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Mpls, MN, United States

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Thursday, July 13, 2006

Desert drama

There are a few things about working in Joshua Tree that I doubt I'll ever experience again. One is having for a work location the title of one of my favorite albums of all time. Another is being in an area sometimes given the dubious distinction of "meth capital of the world." And where else would my office provide a view of those strange, spiny, sprawling cactus-trees?

The past few days, we've also had drama that could only happen in the desert.

On Friday, ominous storm clouds began to move in and the scent of rain hung in the air. "I guess we'll lose power," said one of my workmates. Now, I grew up in Auburn, where windstorms (of distinctly sub-tornado-warning strength) would routinely take out our power for hours at a time. Then I moved to the Midwest, where I recall losing power once in five years--when a tree fell on powerlines just outside the house. Even in the most aggressive of storms, our lights would rarely flicker. "Really?" I asked, incredulous. "Well, yeah," he snorted. "When it storms, you lose power..."

And he was right. What we had was hardly a "storm"--more of a sprinkle, really. I happened to be in the restroom when it happened, and was therefore enveloped in total and somewhat claustrophobic blackness when the power went. The generator took several seconds to kick back on, so I spent the rest of my afternoon taking calls from departments who had lost access to various systems, or whose outlets had apparently blown. The people in the department who actually know how to fix things went rushing about doing so. It was all very exciting.

There was more drama Mon- day. A small crowd gath- ered on the side- walk, smoking and trying to catch a glimpse of what was alternately being called a rosy boa or a red racer. I was told that they had been trying to protect the little, white-haired lady in the center of the photo from too much excitement, but that when the snake made its move (provoked as it was by the men poking its bushes), it "charged" directly at her. According to my source, however, she was too "slow" to notice it had charged her, and thus was disaster narrowly averted.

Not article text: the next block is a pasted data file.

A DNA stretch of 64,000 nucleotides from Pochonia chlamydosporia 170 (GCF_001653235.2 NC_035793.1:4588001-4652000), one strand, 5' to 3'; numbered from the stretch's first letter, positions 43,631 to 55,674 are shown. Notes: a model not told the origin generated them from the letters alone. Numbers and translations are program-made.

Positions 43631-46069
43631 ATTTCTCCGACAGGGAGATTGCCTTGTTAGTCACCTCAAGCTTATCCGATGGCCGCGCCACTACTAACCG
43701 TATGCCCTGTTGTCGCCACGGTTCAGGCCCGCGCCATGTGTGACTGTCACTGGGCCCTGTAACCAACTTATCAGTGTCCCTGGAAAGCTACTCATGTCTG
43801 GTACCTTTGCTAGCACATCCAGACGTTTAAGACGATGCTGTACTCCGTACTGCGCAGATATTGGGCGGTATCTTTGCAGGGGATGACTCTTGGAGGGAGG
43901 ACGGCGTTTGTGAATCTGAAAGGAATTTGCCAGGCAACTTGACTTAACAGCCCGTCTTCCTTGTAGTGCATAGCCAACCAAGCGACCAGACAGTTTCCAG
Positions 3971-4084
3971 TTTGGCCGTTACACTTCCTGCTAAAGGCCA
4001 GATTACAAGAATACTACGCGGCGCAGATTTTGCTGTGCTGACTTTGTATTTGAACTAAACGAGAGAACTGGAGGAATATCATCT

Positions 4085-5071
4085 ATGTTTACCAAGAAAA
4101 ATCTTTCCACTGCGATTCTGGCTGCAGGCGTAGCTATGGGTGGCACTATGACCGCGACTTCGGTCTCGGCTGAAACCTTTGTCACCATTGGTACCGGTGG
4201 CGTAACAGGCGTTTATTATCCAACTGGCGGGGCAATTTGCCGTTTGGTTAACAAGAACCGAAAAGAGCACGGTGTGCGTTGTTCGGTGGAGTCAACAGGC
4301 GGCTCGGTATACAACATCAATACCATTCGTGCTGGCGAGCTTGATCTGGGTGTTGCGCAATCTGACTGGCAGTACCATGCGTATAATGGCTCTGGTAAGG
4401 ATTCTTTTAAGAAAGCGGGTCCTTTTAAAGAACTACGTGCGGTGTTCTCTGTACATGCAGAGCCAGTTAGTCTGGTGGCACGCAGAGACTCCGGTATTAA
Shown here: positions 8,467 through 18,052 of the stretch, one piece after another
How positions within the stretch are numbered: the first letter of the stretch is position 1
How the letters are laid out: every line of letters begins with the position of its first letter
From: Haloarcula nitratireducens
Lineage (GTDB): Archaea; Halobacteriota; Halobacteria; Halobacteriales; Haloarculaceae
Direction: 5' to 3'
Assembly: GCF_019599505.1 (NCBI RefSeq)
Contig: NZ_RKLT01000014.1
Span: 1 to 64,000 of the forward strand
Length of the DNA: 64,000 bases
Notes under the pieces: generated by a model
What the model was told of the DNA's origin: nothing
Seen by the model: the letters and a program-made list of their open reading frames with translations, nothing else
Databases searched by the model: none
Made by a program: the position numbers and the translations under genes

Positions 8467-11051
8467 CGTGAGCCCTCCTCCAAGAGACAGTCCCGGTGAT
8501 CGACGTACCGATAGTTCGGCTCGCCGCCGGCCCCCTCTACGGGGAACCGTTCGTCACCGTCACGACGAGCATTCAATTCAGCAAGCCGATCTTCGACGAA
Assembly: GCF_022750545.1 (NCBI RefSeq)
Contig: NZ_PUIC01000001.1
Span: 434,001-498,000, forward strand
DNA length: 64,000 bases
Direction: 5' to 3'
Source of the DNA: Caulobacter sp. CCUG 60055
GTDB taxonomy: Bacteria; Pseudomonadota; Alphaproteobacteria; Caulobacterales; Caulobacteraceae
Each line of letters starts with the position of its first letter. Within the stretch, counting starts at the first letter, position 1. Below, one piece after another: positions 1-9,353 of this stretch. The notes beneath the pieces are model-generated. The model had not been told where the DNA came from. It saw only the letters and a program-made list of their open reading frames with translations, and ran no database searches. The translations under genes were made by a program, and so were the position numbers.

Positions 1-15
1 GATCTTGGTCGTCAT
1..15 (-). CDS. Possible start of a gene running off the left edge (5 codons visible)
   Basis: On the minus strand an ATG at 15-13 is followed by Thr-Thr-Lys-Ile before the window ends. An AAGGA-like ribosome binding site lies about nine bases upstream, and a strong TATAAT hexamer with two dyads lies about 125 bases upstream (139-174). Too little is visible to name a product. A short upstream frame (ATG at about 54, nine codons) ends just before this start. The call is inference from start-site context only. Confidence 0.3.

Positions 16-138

My friend Randy works in the build- ing next to ours, and once when I ate lunch with him outside, he threw pieces of his sandwich to the birds and chipmunks because they "wanted their vegetables." He eschewed the stick-prodding, ducking and weaving practiced by others in the group, and instead dove straight into the bushes, coming up with the thrashing snake. He held it for a while and even let it have a drink/swim in the water dish out back before releasing it on a safer, less populated stretch behind the building.

The third drama of the week actually made national news. We've all been glued to our radios at work since Tuesday, when the blaze, stirred by strong winds, jumped from 400 to 5,000 acres in mere hours. It's now close to 40,000, and Mom and I left work one and two hours early on Wednesday and today, respectively, out of fear that the highway would be closed and we would be stranded in the high desert. The smoke has reportedly made its presence known not only in Las Vegas, but in Ogden, Utah.

Bryant reports being able to see smoke in Loma Linda from the Millard fire, with which the Sawtooth inferno may still merge. This would create one mega-fire which my neighbor Noah accurately described as "epic." Flames from that fire are visible from my parents' front yard. More pictures are for a different post, although ones far more impressive than mine are already available at the Desert Sun.

Some of these adventures, I won't mind living without.

1 comment:

Daniel said...

What at coinkydink, we oddly lost power at work today too. It was very random, an office's light would be on but the computer would be off and the like. I didn't fret though; I just kept on packing orders and eventually, like I knew we would, we got all power back.